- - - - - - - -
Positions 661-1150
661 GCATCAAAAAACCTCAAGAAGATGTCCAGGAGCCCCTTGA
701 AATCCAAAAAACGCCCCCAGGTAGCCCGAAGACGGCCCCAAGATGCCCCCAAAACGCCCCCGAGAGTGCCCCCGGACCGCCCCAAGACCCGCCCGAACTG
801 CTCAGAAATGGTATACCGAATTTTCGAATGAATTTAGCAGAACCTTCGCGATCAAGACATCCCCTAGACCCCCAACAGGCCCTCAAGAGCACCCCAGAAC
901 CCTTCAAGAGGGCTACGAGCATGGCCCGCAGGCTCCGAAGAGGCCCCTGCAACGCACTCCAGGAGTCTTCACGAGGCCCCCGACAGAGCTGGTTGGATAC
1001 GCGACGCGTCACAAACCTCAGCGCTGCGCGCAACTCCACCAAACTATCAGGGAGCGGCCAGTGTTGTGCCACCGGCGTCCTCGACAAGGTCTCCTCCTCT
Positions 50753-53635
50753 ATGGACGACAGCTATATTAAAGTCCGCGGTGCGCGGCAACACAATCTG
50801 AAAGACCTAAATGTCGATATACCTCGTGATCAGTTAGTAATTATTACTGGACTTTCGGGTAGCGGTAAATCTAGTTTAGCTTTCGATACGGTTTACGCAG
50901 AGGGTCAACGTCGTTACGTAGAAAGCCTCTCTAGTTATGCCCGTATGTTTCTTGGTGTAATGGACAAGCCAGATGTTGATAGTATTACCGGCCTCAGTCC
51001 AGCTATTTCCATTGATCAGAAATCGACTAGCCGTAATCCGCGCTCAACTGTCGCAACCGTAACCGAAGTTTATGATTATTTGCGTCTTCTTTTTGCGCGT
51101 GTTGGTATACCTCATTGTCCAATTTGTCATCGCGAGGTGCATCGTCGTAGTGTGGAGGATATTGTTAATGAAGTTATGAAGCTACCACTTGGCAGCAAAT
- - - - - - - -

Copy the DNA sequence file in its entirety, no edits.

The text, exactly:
Positions 661-1150
661 GCATCAAAAAACCTCAAGAAGATGTCCAGGAGCCCCTTGA
701 AATCCAAAAAACGCCCCCAGGTAGCCCGAAGACGGCCCCAAGATGCCCCCAAAACGCCCCCGAGAGTGCCCCCGGACCGCCCCAAGACCCGCCCGAACTG
801 CTCAGAAATGGTATACCGAATTTTCGAATGAATTTAGCAGAACCTTCGCGATCAAGACATCCCCTAGACCCCCAACAGGCCCTCAAGAGCACCCCAGAAC
901 CCTTCAAGAGGGCTACGAGCATGGCCCGCAGGCTCCGAAGAGGCCCCTGCAACGCACTCCAGGAGTCTTCACGAGGCCCCCGACAGAGCTGGTTGGATAC
1001 GCGACGCGTCACAAACCTCAGCGCTGCGCGCAACTCCACCAAACTATCAGGGAGCGGCCAGTGTTGTGCCACCGGCGTCCTCGACAAGGTCTCCTCCTCT
Positions 50753-53635
50753 ATGGACGACAGCTATATTAAAGTCCGCGGTGCGCGGCAACACAATCTG
50801 AAAGACCTAAATGTCGATATACCTCGTGATCAGTTAGTAATTATTACTGGACTTTCGGGTAGCGGTAAATCTAGTTTAGCTTTCGATACGGTTTACGCAG
50901 AGGGTCAACGTCGTTACGTAGAAAGCCTCTCTAGTTATGCCCGTATGTTTCTTGGTGTAATGGACAAGCCAGATGTTGATAGTATTACCGGCCTCAGTCC
51001 AGCTATTTCCATTGATCAGAAATCGACTAGCCGTAATCCGCGCTCAACTGTCGCAACCGTAACCGAAGTTTATGATTATTTGCGTCTTCTTTTTGCGCGT
51101 GTTGGTATACCTCATTGTCCAATTTGTCATCGCGAGGTGCATCGTCGTAGTGTGGAGGATATTGTTAATGAAGTTATGAAGCTACCACTTGGCAGCAAAT